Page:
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Creative Presentations: Quantity vs. Quality
By: Tom Roarty
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You can learn a lot as a creative freelancer. The work can be as diverse as the daily operations of the clients you are contracting for. It is those little differences between companies that open up the discussion about which methods of creative flow are effective and which are not.
 
Recently I have had the opportunity to work with a client whom I cannot get enough of. My direct report is a creative who believes that design is as important as the money that it generates. There are no cut corners, and what is expected is top-quality work over quantity of concepts. This is very different from what I have experienced in recent months, where the goal was to blitz the client with a large amount of designs and hope some would stick, but which is a better approach?
 
Well, my earlier clients as mentioned would argue that quantity offers the client the ability to choose from a large pool of comps, covering all of their possible needs. How big is the “creative pool” that I mention? Approximately 30 designs per designer, multiplied by four designers. Does this mean that we would submit 120 designs per client? No, that would be crazy! We would submit between 40 and 60 of those ideas. Which seems like a crazy amount when considering how difficult it is to get face time with decision makers, who usually make a lot more decisions than just creative ones on a daily basis.
 
On the other hand, my recent employer believes in quality, a system I, too, am far more comfortable with. One designer per project, six designs per round. Is six designs enough to present, considering some agencies are submitting ten times that amount?
 
The short answer is yes. What this method does is force the creative to do something all creatives should do: Listen, take notes on the small details of a job, and ask the questions that are gong to make those six designs exactly what the client wants. Preparing better in meetings helps set up a quicker execution in the development phase, pretty much every time.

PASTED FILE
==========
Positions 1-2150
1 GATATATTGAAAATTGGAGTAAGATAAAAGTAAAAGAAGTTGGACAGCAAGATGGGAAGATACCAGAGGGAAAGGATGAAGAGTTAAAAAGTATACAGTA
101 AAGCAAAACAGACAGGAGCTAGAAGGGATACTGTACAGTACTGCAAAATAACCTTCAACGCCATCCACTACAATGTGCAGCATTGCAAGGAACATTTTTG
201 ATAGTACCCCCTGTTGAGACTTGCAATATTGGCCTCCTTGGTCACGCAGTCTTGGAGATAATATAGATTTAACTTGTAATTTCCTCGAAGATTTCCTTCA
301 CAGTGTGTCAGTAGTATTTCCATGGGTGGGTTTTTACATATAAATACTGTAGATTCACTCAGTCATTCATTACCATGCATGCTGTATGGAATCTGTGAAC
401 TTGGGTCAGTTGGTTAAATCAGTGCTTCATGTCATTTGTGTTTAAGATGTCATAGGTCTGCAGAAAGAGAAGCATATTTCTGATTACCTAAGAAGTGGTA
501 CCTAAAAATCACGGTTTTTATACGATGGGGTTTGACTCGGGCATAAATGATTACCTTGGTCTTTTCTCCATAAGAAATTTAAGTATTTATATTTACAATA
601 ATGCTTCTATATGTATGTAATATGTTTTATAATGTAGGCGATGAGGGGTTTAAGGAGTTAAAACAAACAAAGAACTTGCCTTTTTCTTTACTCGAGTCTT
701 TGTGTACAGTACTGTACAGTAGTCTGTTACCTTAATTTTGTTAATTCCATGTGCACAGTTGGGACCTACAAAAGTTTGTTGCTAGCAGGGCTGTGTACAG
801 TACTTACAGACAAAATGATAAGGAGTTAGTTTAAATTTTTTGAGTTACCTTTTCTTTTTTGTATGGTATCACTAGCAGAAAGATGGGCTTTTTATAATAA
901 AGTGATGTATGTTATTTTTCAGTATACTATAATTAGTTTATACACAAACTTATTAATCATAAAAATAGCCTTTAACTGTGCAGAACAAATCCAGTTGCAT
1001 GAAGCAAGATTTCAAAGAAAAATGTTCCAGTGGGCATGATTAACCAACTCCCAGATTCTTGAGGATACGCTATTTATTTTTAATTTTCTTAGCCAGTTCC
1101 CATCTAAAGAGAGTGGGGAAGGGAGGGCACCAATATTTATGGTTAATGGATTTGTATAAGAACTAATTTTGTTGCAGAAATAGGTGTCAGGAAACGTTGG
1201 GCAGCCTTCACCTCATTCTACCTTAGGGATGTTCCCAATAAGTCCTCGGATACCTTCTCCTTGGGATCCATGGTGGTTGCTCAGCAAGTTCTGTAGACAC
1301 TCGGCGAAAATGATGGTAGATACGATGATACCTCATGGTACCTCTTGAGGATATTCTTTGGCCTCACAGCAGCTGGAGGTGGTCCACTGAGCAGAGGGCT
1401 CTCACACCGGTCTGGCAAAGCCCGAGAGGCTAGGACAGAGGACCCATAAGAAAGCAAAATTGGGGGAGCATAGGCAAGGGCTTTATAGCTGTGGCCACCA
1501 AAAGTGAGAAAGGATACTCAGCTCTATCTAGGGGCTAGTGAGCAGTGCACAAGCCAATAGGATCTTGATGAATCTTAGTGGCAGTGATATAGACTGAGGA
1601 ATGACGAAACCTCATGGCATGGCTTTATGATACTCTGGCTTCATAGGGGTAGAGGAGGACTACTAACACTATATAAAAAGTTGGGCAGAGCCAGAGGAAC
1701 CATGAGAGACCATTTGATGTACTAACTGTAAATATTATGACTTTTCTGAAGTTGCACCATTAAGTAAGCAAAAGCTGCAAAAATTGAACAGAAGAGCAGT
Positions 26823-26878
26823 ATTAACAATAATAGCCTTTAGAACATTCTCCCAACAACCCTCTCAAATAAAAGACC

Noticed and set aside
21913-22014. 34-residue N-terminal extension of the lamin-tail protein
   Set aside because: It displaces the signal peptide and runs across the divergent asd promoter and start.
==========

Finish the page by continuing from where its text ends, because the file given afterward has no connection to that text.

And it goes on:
By supplying a client with upward of 30 creative options for their needs, you tend to cause more confusion. Maybe the client had a direction in mind that was executed to their specifications perfectly, but now there are five additional options making them second-guess their decision. Not that this is a bad thing from a creative perspective, but this will now become a time hindrance as you are now asked to create additional ideas for people who, as mentioned above, usually don’t have time, and will almost always tend to go back to their first decision.
 
Also, what a large presentation does is it takes most of the pressure off the account directors and puts it on the creative staff. If you have a day to put a presentation together, it makes a lot more sense to generate six fantastic designs based on what the client requested as opposed to 30 in the same amount of time because you are held to a quantity quota. At the end of the day both agencies are successful at what they do regardless of the methods of how they got there. The difference is in the employees of those agencies and which one produces the work they are more proud of.


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